Nor a Yugoslav type of a self-managed “micro-socialist” market economy, due to its inequality between regions, sectors, enterprises, its replication of most of the drawbacks of capitalism also in terms of unemployment, inflationary pressures, fluctuations, migrations. Of course, there will be room for self-management institutions like German Mitbestimmung, for co-operative enterprises, non-profit organizations and employee participation in enterprise ownership and results, but not in a dominant role and without the inflated expectations raised for instance by Weitzman (1984) for a “Share Economy”.
What I have in mind in my recommendations is a social-democratic economic model, characterized by its institutions and policies rather than by a specific allocative “system”. Fundamentally, this would be a market economy, fully furnished however with all the traditional instruments of economic policy (à la Tinbergen 1952 and 1956): fiscal policy through the determination of the level and structure of public revenues and expenditures; monetary policy through the management of the level of credit, the interest rate and the exchange rate (preferably floating), acting as a lender of last resort to commercial banks and to the government, co-ordinated with fiscal policy and responsible for the management of national debt; the use of the price and investment policies of state enterprises, though limited to sectors of strategic national importance; whenever necessary, direct controls as a last resort.
Such a model would be characterized by a policy of high and stable employment, a fully-fledged welfare state, with provisions for unemployment insurance, poverty relief, health insurance at least for basic treatments (the cost of unrestricted medical assistance is prohibitive and higher treatments would have to be contributory or subject to expensive insurance), free primary education, secondary and university education provided at cost except for generous allowances for deserving students, public provision of low-cost housing (in place of subsidies for owner-occupied house purchases). Pensions might be provided either on a contributory basis or a distributive basis but with a minimum pension guaranteed by the state and without ever facing the costs of moving from the distributive (Pay As You Go) basis to the contributory even if the latter was regarded as preferable at full regime.
There would be generous facilities for public consumption (libraries, swimming pools, gyms, parks, hospitals, in preference to a Universal Basic Income, which raises the prospect of its being wasted by recipients, the danger of forcing citizens to buy social services from privatized institutions, and may be unaffordable anyway). There would be an industrial policy, with the state not “picking winners” arbitrarily among individual enterprises, but facilitating technical progress and innovation in general, and encouraging activities characterized by high value-added-per-man, and export-oriented.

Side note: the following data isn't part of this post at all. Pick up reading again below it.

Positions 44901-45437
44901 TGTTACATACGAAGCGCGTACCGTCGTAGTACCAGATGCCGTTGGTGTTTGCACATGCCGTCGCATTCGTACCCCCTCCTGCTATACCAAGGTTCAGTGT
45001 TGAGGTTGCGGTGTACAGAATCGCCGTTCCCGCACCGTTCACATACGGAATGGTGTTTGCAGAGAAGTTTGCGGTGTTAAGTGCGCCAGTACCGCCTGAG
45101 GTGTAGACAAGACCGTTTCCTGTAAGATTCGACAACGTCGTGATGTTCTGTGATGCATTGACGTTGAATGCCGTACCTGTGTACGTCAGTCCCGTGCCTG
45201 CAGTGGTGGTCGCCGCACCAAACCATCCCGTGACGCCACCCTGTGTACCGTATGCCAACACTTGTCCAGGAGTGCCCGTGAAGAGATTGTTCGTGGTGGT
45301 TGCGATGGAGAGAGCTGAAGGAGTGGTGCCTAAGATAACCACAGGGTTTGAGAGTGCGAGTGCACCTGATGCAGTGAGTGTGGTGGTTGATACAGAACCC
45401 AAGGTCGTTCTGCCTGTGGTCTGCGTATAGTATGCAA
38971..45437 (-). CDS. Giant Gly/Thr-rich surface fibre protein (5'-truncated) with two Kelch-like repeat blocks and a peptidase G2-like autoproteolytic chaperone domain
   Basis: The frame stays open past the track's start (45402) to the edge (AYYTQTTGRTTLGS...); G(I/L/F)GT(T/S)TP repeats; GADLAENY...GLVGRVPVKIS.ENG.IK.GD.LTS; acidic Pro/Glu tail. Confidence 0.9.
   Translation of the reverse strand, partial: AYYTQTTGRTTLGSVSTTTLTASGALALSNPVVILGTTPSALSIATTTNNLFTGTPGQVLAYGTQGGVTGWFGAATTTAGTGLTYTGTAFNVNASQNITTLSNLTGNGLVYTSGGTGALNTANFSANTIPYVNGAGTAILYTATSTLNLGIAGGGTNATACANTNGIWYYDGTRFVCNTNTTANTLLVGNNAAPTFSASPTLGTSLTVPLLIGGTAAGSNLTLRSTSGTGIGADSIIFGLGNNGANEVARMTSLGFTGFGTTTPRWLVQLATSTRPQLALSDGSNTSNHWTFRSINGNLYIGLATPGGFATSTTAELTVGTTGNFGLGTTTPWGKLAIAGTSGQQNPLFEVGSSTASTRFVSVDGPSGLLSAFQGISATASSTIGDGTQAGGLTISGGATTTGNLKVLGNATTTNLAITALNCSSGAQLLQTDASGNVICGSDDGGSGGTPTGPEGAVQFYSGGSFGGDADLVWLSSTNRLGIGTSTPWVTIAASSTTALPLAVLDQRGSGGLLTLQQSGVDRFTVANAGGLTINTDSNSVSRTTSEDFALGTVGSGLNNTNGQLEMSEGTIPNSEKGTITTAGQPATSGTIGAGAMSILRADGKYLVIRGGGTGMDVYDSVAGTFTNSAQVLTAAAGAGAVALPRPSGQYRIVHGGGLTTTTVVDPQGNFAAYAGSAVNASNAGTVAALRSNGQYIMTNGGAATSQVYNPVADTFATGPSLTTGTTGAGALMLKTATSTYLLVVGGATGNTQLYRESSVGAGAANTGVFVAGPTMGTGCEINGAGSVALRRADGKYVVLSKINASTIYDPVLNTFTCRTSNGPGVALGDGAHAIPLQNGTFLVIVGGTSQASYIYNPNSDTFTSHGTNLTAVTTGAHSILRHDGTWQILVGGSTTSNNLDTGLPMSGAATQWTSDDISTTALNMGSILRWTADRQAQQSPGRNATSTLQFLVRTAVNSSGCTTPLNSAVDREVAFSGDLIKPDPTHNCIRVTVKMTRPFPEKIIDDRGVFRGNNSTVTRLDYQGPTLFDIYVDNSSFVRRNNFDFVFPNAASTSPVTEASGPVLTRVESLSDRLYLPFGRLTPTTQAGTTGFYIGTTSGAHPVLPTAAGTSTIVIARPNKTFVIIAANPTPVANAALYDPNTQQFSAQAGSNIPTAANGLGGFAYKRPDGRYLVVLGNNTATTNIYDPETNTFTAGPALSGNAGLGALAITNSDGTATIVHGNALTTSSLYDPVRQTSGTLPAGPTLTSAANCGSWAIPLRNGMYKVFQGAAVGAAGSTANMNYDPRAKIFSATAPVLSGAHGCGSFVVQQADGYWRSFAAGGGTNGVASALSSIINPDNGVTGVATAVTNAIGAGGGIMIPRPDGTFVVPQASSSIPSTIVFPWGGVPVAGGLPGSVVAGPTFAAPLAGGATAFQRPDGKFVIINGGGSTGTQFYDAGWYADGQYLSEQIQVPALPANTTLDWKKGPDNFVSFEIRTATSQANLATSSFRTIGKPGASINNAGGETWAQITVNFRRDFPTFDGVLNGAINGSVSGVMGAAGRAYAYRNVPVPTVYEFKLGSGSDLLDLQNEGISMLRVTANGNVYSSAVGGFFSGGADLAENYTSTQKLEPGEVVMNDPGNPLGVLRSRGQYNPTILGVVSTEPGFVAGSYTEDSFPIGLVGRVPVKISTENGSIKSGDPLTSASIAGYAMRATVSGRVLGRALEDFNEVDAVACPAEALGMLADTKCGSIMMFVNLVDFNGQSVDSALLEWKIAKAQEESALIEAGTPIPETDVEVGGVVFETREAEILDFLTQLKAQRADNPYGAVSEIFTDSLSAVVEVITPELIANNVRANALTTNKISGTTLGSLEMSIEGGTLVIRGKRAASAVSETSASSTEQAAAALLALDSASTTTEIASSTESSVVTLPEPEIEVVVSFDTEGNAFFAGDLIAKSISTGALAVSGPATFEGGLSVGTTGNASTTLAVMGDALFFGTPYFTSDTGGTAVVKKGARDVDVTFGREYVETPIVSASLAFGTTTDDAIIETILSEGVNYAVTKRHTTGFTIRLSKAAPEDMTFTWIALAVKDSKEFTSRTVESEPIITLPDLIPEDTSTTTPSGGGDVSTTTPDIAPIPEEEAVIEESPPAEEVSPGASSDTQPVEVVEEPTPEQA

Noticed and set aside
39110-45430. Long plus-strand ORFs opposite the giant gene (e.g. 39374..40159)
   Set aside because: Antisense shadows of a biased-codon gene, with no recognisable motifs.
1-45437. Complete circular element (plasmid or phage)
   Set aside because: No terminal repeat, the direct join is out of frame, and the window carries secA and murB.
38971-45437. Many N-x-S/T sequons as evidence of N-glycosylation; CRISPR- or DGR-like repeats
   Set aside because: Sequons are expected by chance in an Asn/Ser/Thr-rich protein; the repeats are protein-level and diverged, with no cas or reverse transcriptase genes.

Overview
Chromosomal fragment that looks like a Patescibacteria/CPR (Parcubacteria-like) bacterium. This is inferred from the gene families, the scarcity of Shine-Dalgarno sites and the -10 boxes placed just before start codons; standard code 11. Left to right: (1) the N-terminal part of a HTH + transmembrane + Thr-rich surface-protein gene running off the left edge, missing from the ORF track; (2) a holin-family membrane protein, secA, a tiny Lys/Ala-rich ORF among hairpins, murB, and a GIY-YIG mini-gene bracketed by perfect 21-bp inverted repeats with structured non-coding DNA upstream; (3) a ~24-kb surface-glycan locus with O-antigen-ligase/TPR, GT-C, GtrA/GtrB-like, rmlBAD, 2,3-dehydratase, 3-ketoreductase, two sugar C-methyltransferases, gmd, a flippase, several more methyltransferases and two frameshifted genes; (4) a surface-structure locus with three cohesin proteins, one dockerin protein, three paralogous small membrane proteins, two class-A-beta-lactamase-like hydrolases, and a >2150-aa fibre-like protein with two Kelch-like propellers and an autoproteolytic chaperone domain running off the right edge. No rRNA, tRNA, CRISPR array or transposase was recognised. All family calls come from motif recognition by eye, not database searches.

International trade policy would be accompanied by compensation measures for the losers of whatever policy is adopted (whether trade opening or protectionism). In the almost certain absence of compensatory international transfers, additional revenues would have to be raised by the government for the purpose. These might be raised by possible and desirable concerted efforts to tap the potential tax revenue obtainable from multinational companies (that usually minimize their tax liability through arbitrary transfer prices in international transactions with their own subsidiaries abroad), and from their web operations (which are gradually being successfully tapped, often voluntarily, in the case of trillion dollars companies like Apple and Amazon). A concerted effort to end fiscal paradises would have to be implemented in a drastic manner.
You should not think that I am an optimist, I am deeply pessimistic: the alternative to this conjectured systemic evolution is too dismal to even contemplate: it involves the certainty of our children, if not ourselves, facing a monumentally unjust inequality of income and wealth; a conflictual world with warring regions, religions and ethnic groups; a depleted, desertified and unviable planet, dominated by squalor, ignorance, want, idleness and disease.
This is the edited/abridged text of a lecture given at the European Association for Comparative Economic Systems, Warsaw, 6-8 September 2018. The full text of the lecture, complete with bibliographical references, will be available shortly on the website of the “Dialogue of Civilisations” Research Institute, Berlin
Author’s text on The Rise and Fall of Socialism is freely available here
Listen to the audio version of this article